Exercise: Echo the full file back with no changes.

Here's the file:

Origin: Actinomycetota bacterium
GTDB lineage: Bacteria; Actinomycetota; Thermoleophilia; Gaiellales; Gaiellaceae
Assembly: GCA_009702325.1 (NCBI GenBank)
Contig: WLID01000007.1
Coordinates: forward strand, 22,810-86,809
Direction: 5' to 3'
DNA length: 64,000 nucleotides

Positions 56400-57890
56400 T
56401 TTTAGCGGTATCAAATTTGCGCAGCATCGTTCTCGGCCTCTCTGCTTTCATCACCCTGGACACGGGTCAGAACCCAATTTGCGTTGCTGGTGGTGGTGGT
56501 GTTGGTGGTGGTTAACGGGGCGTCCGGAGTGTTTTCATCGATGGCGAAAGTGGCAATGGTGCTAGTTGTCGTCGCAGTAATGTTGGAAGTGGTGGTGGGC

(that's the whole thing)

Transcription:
Origin: Actinomycetota bacterium
GTDB lineage: Bacteria; Actinomycetota; Thermoleophilia; Gaiellales; Gaiellaceae
Assembly: GCA_009702325.1 (NCBI GenBank)
Contig: WLID01000007.1
Coordinates: forward strand, 22,810-86,809
Direction: 5' to 3'
DNA length: 64,000 nucleotides

Positions 56400-57890
56400 T
56401 TTTAGCGGTATCAAATTTGCGCAGCATCGTTCTCGGCCTCTCTGCTTTCATCACCCTGGACACGGGTCAGAACCCAATTTGCGTTGCTGGTGGTGGTGGT
56501 GTTGGTGGTGGTTAACGGGGCGTCCGGAGTGTTTTCATCGATGGCGAAAGTGGCAATGGTGCTAGTTGTCGTCGCAGTAATGTTGGAAGTGGTGGTGGGC